·         Model being placed inside vacuum chamber  pdf file

·         Vacuum chamber (photos and PID) – pdf file

Estimated & measured gas load from individual material outgassing of the pixel detector

The total gas load of following materials was measured using the rate-of-rise method over 150-250 hours (29 July 2002):

·         Fuzzy carbon, Pocofoam, carbon-carbon, and Pyrolytic Graphite Sheet (PGS):  candidates for the pixel substrates (pdf file)

·         Bump-bonded chips, a manifold of glassy carbon fiber cooling tubes, kapton HDI, G-10 circuit boards, and carbon fiber panels (pdf file)

·         An assembly of a 5-chip module, a kapton tail, and a glass slide, held together with 3M 9882 tape and Emerson & Cuming Stycast 2850FT/Catalyst 24LV epoxy (pdf file) 

·         The empty stainless steel vacuum chamber after the material was removed from the chamber (pdf file).  (13 March 2002) 

RGA readings of the chip module/kapton/glass slide assembly were taken at different times of the test (pdf file).  (28 February 2002)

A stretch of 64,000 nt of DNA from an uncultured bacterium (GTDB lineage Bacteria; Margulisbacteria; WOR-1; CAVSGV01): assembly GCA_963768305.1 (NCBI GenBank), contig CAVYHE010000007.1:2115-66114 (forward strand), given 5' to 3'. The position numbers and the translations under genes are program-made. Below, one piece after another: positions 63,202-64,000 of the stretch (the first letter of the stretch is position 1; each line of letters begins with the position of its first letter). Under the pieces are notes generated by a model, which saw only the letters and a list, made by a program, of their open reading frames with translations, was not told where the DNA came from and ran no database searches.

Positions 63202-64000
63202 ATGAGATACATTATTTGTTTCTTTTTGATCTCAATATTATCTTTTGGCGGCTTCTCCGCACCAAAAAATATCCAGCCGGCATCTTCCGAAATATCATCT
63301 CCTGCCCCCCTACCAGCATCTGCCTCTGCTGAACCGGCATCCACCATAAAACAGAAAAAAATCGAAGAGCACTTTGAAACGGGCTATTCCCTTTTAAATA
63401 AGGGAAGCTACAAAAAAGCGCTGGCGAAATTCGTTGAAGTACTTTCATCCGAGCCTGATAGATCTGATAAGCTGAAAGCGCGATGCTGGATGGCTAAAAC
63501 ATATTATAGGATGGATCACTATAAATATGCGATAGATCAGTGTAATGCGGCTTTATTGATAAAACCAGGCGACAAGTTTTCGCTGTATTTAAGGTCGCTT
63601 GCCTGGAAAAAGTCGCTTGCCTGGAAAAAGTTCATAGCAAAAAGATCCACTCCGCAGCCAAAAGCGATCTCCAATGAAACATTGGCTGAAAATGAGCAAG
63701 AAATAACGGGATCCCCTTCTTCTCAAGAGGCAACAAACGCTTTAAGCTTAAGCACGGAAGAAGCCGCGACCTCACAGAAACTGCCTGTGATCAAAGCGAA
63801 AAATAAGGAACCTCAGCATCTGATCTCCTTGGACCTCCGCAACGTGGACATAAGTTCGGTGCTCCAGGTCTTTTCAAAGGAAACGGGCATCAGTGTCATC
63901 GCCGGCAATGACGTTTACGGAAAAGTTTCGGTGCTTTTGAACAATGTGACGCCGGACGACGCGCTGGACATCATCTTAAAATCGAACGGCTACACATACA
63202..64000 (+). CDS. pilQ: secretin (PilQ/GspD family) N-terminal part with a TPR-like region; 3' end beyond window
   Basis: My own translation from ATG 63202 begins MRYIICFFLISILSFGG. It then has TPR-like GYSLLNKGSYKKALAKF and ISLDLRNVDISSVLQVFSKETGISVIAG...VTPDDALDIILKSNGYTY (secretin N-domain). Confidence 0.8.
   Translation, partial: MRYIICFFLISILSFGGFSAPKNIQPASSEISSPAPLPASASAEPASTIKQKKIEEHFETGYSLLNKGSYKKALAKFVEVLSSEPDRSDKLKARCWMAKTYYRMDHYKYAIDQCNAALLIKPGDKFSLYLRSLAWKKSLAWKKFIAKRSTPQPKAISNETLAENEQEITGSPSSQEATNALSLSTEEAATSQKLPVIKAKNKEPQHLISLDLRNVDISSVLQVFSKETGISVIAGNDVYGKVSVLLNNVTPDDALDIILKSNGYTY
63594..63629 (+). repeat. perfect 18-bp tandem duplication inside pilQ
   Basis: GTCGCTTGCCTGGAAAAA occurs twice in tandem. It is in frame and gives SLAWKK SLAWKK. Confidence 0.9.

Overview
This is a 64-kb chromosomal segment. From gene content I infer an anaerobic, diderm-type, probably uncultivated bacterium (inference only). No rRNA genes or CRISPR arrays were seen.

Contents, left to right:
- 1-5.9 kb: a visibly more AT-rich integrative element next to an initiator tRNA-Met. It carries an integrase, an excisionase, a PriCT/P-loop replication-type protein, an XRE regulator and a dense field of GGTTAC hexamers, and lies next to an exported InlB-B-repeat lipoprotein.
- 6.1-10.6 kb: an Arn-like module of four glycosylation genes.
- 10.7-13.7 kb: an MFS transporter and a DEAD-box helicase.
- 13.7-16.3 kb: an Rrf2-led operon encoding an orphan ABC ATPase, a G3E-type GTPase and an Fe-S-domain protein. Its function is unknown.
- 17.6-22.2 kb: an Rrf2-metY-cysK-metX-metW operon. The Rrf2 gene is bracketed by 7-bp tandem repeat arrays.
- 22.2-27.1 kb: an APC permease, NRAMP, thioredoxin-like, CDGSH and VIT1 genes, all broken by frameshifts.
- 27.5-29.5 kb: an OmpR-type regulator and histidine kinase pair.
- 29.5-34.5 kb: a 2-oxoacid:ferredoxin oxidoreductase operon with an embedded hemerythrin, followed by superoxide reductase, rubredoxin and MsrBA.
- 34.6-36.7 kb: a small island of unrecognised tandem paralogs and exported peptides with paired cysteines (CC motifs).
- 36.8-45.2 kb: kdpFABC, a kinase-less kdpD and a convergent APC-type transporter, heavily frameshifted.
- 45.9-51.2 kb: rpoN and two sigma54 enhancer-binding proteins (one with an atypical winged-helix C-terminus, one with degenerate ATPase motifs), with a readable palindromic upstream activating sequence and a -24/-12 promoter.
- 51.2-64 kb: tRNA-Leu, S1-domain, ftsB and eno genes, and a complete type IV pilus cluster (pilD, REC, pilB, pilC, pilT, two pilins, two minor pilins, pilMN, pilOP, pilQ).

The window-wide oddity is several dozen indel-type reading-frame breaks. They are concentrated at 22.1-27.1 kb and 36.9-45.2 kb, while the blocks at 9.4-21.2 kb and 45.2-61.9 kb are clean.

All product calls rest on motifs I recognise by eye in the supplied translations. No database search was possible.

There are a few conclusions that can be drawn from the gas load measurements:

·         Pocofoam shows the lowest gas load due to outgassing when compared to the other substrate candidates.

·         The gas load of the bump-bonded chips is not significantly higher than the gas load in the empty vacuum chamber.

·         The highest gas load comes from the G-10 circuit boards, which include components that were soldered on to the board.

·         The assembled module/kapton tail/glass slide starts off with a high gas load but is reduced to one of the lowest gas load.  Note that air bubbles exists in the epoxy, as seen through the glass slide.

The total gas load was calculated using the outgassing rate of each material in the pixel detector that is found in literature.  The total gas load is estimated at 1.36e-2 torr-L/sec inside the pixel membrane.  (27 February 2002) – pdf file

Outgassing rate and gas load test setup and procedure

Outgassing rates references are shown.  The widely varied measurements are indicative of the gas load’s dependence on material, surface treatment, temperature, and pump time (16 January 2002).

Simulated Pressure Distribution in Vacuum System